Finally, we studied the H3K4 and H3K36 sites. We quantified some of the methylation states at these two sites (supplementary Figs S5, S6 online) but did not detect the H3K4me2, H3K4me3 and H3K36me3 peptides. This was probably because of the hydrophilic nature of the methylated H3K4 peptides—which were not retained on the reverse‐phase resin during liquid chromatography—and the lack of abundance of H3K36me3. Therefore, we used western blot analysis with antibodies specific for these methylation states and obtained comparable signals between total HeLa histones and histones paired with the FLAG‐H3 K–R mutants for these modifications (supplementary Figs S5C, S6C online). The results of quantitative mass spectrometry for the detected peptides, and the results of western blot analysis for the others indicated that these modifications occur at similar levels in the endogenous H3 histones paired with their unmethylatable counterparts and bulk histones (supplementary Figs S5 and S6 online).
We systematically investigated whether any of the 18 main histone methylation states are required to exist in a symmetrical manner within the nucleosome. Our results do not support the idea that symmetrical patterning of methylation is required globally. Instead, our results support the conclusion that, for corresponding residues on the two copies of the same histone within a nucleosome, the methylation states are largely distributive. Together with our recent report (Xu et al, 2010) and early sedimentation analyses (Jackson, 1988, 1990; Yamasu & Senshu, 1990), which demonstrated the conservative segregation of H3–H4 tetramers, our results indicate that epigenetic inheritance does not necessarily involve strict methylation‐copying events within the same nucleosome. If there is any methylation copying, neighboring methylated nucleosomes probably act as the templates, as has been implicated in the case of H3K27me3 (Hansen et al, 2008; Margueron et al, 2009).
However, we cannot exclude cross‐regulation between the two identical methylation sites within the same nucleosome. For example, in the case of H3K79, we observed elevated H3K79 methylation levels on endogenous H3 histones copurified with the unmethylatable Flag‐tagged H3K79R histones. This might indicate that the methylation of H3K79 on one H3 downregulates the methylation of its partner H3 within the same nucleosome. This effect could be indirectly achieved by recruiting binding proteins to limit accessibility for Dot1L. By contrast, we reproducibly observed reduced levels of H4K20me2, H4K20me3 and H3K27me1 on histones copurified with the Flag‐tagged K–R mutants. These observations indicate that symmetrical methylation of these modifications might be favored in certain chromatin regions, and enzymes mediating H3K27me1, H4K20me2 and H4K20me3 might favour nucleosome substrates that have been methylated previously. As this study was conducted on a global scale, further studies with increased spatial resolution will help to address whether this is the case.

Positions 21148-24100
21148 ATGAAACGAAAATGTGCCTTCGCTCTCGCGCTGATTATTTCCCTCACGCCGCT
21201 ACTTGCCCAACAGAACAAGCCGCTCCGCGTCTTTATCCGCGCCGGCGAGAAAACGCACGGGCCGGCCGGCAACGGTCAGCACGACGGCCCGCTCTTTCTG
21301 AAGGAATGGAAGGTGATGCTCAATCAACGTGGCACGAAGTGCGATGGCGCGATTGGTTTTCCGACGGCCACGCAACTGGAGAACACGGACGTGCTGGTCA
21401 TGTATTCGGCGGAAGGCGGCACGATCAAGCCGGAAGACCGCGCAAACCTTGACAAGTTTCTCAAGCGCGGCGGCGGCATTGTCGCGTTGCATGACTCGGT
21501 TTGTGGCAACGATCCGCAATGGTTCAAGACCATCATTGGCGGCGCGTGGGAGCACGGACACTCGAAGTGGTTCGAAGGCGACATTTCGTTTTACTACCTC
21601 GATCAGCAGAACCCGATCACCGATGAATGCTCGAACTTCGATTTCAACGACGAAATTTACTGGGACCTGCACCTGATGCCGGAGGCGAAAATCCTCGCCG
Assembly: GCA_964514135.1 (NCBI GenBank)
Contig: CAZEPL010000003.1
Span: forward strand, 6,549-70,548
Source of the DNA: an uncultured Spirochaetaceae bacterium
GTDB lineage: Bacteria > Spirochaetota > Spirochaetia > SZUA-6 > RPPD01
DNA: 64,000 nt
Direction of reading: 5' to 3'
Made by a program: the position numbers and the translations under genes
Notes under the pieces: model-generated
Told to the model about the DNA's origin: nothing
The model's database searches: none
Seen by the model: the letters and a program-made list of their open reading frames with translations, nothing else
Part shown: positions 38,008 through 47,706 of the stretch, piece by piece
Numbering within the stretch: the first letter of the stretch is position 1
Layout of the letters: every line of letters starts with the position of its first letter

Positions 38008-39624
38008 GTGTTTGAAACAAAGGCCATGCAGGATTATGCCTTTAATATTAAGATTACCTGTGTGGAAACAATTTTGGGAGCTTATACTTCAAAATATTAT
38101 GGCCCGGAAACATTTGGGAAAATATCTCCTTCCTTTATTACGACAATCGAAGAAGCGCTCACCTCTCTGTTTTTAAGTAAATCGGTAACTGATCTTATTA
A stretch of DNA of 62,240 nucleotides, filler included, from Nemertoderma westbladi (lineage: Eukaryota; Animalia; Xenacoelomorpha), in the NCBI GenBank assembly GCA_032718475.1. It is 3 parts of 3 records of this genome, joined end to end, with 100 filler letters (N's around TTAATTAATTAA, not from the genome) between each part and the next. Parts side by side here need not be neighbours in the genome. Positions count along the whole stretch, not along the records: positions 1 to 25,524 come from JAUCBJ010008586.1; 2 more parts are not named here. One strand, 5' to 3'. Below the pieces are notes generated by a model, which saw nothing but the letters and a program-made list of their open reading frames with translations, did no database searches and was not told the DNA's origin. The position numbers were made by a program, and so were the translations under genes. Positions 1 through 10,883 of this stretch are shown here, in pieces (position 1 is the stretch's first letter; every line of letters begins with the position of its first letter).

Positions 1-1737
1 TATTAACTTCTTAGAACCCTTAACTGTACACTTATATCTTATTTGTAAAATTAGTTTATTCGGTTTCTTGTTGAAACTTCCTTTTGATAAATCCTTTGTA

Stable cell lines. Complementary DNA fragments carrying a Flag‐tagged mutant H3 variant (H3K4R, H3K9R, H3K27R, H3K36R, H3K79R or H4K20R) or Flag‐H4K20R were inserted into pcDNA4/TO (Invitrogen) and transfected into HeLa cells. Stable clones were selected against Zeocin (100 μg/ml; Invitrogen).
Mononucleosome preparation and affinity purification. Cells were pelleted, resuspended in lysis buffer containing 10 mM Tris–HCl (pH 8.0), 250 mM sucrose, 60 mM KCl, 15 mM NaCl, 5 mM MgCl2, 0.5 mM dithiothreitol (DTT) and 0.5% Triton X‐100, and kept on ice for 10 min. Crude nuclei were collected and resuspended in a digestion buffer containing 10 mM Tris–HCl (pH 8.0), 250 mM sucrose, 60 mM KCl, 15 mM NaCl, 5 mM MgCl2, 0.5 mM DTT and 1 mM CaCl2. The nuclei were then incubated at 37°C for 80 min with MNase (TaKaRa) at 40 U/107 nuclei. Digestion was stopped by adding ethylenediaminetetraacetic acid (EDTA) to a final concentration of 20 mM, followed by chilling at 4°C. After centrifuging at 10,000 g for 5 min, the nuclear pellet was resuspended in 5 mM EDTA and incubated at 4°C overnight. We have previously shown that this protocol recovers similar amounts of histones as the acidic‐extraction protocol, suggesting that this protocol offers nearly quantitative recovery of the nucleosomes (Xu et al, 2010).